ESOS: 99% of businesses still not compliant as deadline looms
The Environment Agency insists it is doing all it can to raise awareness of the Energy Savings Opportunity Scheme (ESOS), despite just 1% of affected companies submitting audits ahead of the impending deadline.
A Freedom of Information request carried out by resource management firm Veolia has revealed that only 150 companies out more than 10,000 have carried out energy efficiency audits, which are required under ESOS by 5 December.
Companies that fail to complete their audits – which must be carried out by qualified assessors – face a basic fine of £50,000, plus £800 a day capped at a maximum of 80 days. Veolia estimates that UK companies could be heading for total fines north of £900m if they fail to comply.
“Even with the push to inform businesses, it seems almost impossible that thousands of businesses will have their audits in on time,” said Veolia’s chief operating officer of industrial customers Pat Gilroy.
“Part of the problem is that there is a colossal shortfall in the number of qualified auditors – an issue that is likely to get worse as the deadline approaches.”
Despite the shortfall, the Environment Agency remains confident that ESOS awareness is continuing to rise, with the organisation providing guidance and help for businesses through a series of letters, emails, events and webinars.
The Agency’s ESOS project manager Jo Scully told edie: “The feedback we have received from businesses shows that awareness of the scheme has risen but organisations still have work to do in order to comply.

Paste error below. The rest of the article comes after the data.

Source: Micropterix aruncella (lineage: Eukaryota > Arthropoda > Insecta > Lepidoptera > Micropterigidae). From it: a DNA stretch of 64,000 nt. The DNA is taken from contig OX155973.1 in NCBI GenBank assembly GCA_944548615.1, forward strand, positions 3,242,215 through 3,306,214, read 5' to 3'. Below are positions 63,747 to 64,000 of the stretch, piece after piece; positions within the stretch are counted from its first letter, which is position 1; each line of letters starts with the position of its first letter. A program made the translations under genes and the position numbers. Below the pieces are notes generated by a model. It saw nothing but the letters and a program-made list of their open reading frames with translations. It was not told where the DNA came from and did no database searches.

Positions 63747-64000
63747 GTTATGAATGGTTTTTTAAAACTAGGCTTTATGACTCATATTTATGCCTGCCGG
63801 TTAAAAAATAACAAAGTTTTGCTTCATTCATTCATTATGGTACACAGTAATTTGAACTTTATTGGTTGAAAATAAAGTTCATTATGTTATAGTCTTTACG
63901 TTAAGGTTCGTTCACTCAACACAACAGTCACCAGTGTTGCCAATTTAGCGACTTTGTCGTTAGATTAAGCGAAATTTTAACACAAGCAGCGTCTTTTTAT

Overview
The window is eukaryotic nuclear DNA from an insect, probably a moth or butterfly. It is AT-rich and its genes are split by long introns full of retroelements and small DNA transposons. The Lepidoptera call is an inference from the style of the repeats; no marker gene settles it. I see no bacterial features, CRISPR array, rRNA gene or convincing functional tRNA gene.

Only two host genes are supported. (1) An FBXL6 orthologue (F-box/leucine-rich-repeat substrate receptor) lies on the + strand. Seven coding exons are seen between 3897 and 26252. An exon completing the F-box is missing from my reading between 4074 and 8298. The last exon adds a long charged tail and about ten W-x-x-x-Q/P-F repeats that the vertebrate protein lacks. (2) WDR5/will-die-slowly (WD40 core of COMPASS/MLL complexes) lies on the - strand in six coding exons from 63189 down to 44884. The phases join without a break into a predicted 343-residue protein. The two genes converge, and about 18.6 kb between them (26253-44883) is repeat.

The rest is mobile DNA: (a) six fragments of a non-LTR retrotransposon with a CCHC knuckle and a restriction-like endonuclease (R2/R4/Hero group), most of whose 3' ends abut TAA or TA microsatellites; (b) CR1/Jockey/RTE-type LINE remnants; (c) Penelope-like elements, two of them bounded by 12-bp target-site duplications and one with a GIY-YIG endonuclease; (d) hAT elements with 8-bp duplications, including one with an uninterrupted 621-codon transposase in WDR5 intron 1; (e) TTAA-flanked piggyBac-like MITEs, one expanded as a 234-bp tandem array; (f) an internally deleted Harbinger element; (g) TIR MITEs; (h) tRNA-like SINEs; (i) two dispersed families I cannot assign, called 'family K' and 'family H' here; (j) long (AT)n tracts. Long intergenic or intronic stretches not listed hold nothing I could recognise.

“In response to this, we sent out a reminder letter to 14,000 businesses urging them to take action and we will be sending out another letter in October as well as launching an email campaign specifically targeting businesses with fewer than 500 employees.
“We have also been raising awareness by holding workshops, producing a regular newsletter, publishing guidance on our website and setting up a dedicated helpdesk.”
Return on investment
ESOS requires all ‘large undertakings’ with more than 250 employees or a turnover of more than €50m to produce detailed reports on their energy use and efficiency every four years. Lead assessors will carry out an energy audit, paid for by the business, but there is no obligation to implement any of the efficiency measures identified. Read our full explanation of the scheme here.
The 10,000+ businesses affected by ESOS are facing total assessment costs estimated at £165m, but both Veolia and the Environment Agency agree that the resulting financial benefits of implementing energy efficiency improvements will massively outweigh the costs of administrating the scheme.
“Not only are these companies risking fines, they are also missing out on the chance to reduce overheads by cutting their energy bills,” added Gilroy. “I urge companies to pay attention to this warning and arrange their audits today to help save precious resources and improve carbon performance.”
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